When we returned, I transferred the ring and pinion to a 4:10. The vehicle is only 2wd. I can now tow in drive. The vehicle like performs much better and the engine just doesn't seem to work as hard. I'll never get a gasser again to tow without the 4:10.

Towing mileage is about the same as everyone else gets. We get between 12 and 13 highway depending on the terrain and the speed. I have always towed and about 62mph. Either the 5.3 or the 6.0 will do fine for you. Get the 4:10 in either and you'll never regret it.

Mark Wegman
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Old 01-26-2004, 09:28 AM   #23
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Like 53FlyingCloud, I would love to see the Duramax/Allision combo installed in an old Burb.....as if it were yesterday!

BTW, what is "baubel factor"?
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Old 01-26-2004, 09:49 AM   #24
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Oh Eric! Don't tell me you haven't had to make up to a close friend? Baubles might get one past lots of stammering and y'knows. Tom & Ray had a person call in the last week or so -- it turns out there is a regional difference in the country on where they are called jewels or jewelry.

I don't think shiny Airstreams count, except just at the start...

(BTW -- newbie? 2000+ posts? Back to work now!)
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Old 01-26-2004, 10:02 AM   #25
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Quote:
Originally posted by Navigator
After the 60K miles, you still have the incremental value of a diesel over a gas, + the baubel factor.
Dick
Dick,
FWIW I am somewhat unusual that I have a tendancy to keep my vehicles plus I am a high mileage driver, a typical year is usually over 65k miles. Typically this is 50k or so on a company truck, then another 15k on the personal. My last personal truck was a 94 Ford Ranger 4cyl, 5 sp. I drove that truck over 150k before I sold it. Before that was a 82 Honda Civic wagon, I paid $150 for it, swapped a low mileage salvage yard engine into it and drove it for over 150k, sold it to a guy in 98 and he is still driving it, and it has over 350k on it at this point. I would love to have a lighter duty pickup with a turbo diesel in it. I have even considered the possibility of trying a VW to ? swap, but it is a little more complicated than I want to try at this point. But you never know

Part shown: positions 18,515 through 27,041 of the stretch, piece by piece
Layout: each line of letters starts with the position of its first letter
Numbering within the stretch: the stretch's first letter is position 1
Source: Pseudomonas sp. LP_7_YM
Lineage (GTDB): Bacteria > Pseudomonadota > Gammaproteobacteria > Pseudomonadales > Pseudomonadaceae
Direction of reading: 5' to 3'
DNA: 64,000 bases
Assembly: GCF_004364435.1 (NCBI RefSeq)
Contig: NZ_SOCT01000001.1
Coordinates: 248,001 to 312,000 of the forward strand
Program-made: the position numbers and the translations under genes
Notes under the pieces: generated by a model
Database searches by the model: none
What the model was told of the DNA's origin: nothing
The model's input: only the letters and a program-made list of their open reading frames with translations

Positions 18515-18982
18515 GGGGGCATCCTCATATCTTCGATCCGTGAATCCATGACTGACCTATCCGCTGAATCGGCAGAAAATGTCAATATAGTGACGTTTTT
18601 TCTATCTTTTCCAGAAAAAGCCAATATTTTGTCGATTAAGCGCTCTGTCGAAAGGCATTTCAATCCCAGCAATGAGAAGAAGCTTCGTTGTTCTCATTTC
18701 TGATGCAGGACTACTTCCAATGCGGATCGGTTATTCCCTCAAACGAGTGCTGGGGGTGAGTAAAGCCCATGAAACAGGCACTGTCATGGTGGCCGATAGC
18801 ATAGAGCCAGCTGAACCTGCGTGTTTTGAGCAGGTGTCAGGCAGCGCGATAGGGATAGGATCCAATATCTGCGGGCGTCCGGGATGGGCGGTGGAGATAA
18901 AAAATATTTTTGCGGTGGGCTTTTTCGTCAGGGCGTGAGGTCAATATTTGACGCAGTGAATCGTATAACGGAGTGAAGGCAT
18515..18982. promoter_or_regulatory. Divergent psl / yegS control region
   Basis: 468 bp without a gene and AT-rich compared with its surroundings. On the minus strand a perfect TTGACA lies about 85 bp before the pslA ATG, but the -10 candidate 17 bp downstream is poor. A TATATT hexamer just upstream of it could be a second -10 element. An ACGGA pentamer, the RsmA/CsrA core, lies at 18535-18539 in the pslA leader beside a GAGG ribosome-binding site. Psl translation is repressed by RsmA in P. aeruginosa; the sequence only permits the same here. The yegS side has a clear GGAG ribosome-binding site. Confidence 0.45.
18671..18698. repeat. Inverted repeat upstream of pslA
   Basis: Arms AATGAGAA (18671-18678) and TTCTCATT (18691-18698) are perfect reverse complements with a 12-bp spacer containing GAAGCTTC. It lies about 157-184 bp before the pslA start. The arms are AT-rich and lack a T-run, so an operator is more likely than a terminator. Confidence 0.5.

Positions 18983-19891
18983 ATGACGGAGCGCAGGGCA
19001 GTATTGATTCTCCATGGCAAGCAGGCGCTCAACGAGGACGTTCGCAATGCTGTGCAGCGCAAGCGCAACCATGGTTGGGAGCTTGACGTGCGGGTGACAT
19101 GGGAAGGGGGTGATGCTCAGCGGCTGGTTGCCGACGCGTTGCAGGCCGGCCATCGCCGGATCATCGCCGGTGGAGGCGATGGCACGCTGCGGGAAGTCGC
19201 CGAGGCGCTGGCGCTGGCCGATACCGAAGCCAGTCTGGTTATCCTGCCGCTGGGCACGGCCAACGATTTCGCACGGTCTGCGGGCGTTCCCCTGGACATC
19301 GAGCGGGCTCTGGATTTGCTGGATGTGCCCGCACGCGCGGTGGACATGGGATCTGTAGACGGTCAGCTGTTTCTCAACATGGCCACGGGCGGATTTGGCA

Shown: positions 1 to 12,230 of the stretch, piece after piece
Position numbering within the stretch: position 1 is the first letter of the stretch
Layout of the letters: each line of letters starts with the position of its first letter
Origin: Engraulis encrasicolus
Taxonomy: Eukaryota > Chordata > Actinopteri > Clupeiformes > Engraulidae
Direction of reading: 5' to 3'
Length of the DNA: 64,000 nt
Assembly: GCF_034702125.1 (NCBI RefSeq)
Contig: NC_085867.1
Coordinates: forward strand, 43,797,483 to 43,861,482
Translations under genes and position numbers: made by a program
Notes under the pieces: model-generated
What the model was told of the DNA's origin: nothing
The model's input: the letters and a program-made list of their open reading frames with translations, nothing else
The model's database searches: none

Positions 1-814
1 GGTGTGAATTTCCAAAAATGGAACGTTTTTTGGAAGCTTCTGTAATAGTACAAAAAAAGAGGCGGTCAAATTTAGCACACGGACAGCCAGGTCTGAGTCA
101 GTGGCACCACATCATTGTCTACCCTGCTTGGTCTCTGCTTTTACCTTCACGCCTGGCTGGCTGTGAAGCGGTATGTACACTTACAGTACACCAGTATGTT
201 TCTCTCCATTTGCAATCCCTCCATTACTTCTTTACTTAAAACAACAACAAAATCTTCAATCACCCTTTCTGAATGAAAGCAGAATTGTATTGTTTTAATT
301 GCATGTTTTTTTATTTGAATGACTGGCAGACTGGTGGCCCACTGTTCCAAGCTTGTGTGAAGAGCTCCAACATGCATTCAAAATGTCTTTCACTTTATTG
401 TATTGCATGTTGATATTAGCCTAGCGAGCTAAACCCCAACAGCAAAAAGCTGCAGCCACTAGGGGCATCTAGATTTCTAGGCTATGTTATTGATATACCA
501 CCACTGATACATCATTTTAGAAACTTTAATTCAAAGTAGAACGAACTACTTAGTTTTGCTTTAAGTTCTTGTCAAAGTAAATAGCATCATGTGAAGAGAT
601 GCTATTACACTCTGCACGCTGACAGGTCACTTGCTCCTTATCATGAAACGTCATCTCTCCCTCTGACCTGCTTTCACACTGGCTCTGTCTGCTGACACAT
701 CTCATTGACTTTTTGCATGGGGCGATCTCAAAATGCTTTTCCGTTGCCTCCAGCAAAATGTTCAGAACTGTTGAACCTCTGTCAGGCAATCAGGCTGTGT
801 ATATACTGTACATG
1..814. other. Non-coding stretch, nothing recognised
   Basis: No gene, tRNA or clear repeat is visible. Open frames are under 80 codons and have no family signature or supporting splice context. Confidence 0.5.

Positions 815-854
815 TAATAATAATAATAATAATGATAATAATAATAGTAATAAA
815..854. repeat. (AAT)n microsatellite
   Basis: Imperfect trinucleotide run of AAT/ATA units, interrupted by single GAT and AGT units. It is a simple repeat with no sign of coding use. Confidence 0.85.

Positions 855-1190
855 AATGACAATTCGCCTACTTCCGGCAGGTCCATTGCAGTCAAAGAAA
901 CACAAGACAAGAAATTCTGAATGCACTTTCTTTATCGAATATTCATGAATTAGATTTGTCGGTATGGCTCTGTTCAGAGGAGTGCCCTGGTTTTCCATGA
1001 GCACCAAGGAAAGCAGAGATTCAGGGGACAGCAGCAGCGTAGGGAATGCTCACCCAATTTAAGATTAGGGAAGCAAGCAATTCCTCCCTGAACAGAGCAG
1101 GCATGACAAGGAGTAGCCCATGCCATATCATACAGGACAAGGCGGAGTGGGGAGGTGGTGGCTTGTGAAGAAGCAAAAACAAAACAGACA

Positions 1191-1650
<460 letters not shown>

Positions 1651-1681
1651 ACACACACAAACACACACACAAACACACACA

Aaron
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Old 01-26-2004, 10:37 AM   #26
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AAron,
Seems as if we have a similar bent. I buy a 2 year old car, and if I cant get 200K out of it, I feel cheated.
Had a rabbit diesel once (320K before giving it to my son who immediately wrecked it) The engine was fine but EVERYTHING else went bad constantly. Just bought a 90 Suburban w/ a big block 456 & 4:11 rear w/ 160K and I absolutely love it!! Only use it for towing, and once a week warm up.
If you can find a good used diesel; go for it!
Dick
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Old 01-26-2004, 10:49 AM   #27
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We used a Tahoe with the 5.3 and 3.73 last year. Got over 15 mpg on flat land and it pulled our rig fine. Went to southeastern Ohio last summer and got into some hills where it was lower speeds and the truck really had to work. I'd recommend the 4.10 or opting for the 6.0. We got a new 'Burb with the 5.3/3.73 combo (good lease deal at the time). Depending on how it does, we'll probably opt for a bigger drivetrain on the next go-round.

Good Luck,

Jabba
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Old 01-26-2004, 06:49 PM   #28
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I use a 97 1/2 ton Suburban with 5.7 Vortec, and 3:73 gears to to w my Tradewind. It does very well, in my opinion. But as we all know, Los Angels has thick air, so towing in Denver would be a whole different story.
I had a 2003 5.3 Suburban as a loaner for a week, and to me it felt nervous and anxious, would shift a lot and revv more before shifting. I much prefer the 5.7l in the older Suburban.
Given the choice, I would opt for the 6.0 with 4:10 gears, and teh factory tow package.

My mileage with the '97:
14-15 mpg in town
17-19mpg open road
12.5 towing